Ann Coulter Doesn't Like Soccer, Because Liberals and Immigrants Do


papers please!

Conservative commentator Ann Coulter's latest column pokes fun at soccer for being a lame sport enjoyed by liberals because, she believes, no one gets hurt, there are no individual successes, and a lot of matches end in scoreless ties. The last observation is difficult to dispute, but the first two are on flimsier ground. She points out in football there are few scoreless ties even though it's "a lot harder to score when a half-dozen 300-pound bruisers are trying to crush you." I suppose it's all a matter of perspective. I've heard rugby fans, for example, scoff at how dull football is, and despite Coulter's romanticized notion of it, like most things American football seems to be becoming about safety first too.

Nevertheless, Coulter chose a fun, newsy topic and hooked it in to her wheelhouse—conservative horror at the changing world around them—so good for her. I'm not going to defend soccer point by point from her column. Soccer doesn't need it, I don't need it, and you don't need it. I did, however, find this kicker about soccer and immigrants interesting:

If more "Americans" are watching soccer today, it's only because of the demographic switch effected by Teddy Kennedy's 1965 immigration law. I promise you: No American whose great-grandfather was born here is watching soccer. One can only hope that, in addition to learning English, these new Americans will drop their soccer fetish with time.

It's a stunning bit of historical illiteracy—if your grandparents were born 100 years ago, they could well have been the children of the generation of immigrants that at the time were flooding into this country from Europe. That wave of European immigration actually helped soccer become quite popular in the U.S. in the early 20th century. In fact, a mostly-amateur team consisting of six players born in Great Britain took the USA to third place in the 1930 World Cup, the first World Cup and to date America's best finish in the competition. The French called the American team "shot putters" because of how bulky the players were—sounds pretty "American" to me.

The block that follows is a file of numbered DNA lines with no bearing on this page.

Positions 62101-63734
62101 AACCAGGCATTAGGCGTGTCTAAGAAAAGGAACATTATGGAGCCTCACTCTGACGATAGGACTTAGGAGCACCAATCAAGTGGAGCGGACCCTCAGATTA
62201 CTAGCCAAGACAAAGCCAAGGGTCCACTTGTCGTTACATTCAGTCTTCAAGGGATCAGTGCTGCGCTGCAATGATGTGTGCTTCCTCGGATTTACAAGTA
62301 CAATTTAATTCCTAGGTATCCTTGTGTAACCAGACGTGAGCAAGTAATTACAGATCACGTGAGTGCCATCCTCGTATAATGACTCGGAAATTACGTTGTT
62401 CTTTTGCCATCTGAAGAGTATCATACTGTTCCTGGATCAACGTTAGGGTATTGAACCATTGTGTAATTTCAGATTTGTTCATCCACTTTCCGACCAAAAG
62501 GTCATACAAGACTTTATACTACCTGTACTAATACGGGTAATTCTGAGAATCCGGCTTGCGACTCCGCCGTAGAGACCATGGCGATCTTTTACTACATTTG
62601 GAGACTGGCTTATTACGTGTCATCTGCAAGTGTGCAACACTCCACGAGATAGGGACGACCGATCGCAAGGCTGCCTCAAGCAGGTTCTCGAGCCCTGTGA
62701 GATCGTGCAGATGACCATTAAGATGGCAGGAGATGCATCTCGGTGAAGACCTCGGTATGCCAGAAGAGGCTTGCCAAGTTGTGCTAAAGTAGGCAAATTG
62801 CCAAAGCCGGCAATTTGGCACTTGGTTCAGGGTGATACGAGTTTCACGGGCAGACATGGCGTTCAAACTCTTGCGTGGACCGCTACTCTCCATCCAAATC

Immigrants today may look different than the ones a hundred years ago (although "race theorists" of a hundred years ago often tried to differentiate southern Europeans from their less recently settled in the U.S. northern European kin), but they're largely interested in the same things—building lives, families, and businesses in the U.S. And following soccer. It shouldn't be a surprise that a nation made up of immigrants remains influenced by each successive generation of it.

Ann Coulter wisely kept her soccer comparisons to football, invented in the Ivy League (liberal elite alert!), and avoided invoking that great American pastime of baseball. Baseball itself, of course, was brought to the U.S. from England by an even earlier wave of immigrants than the ones that helped produce America's most successful World Cup team ever. With America it's immigrants all the way down.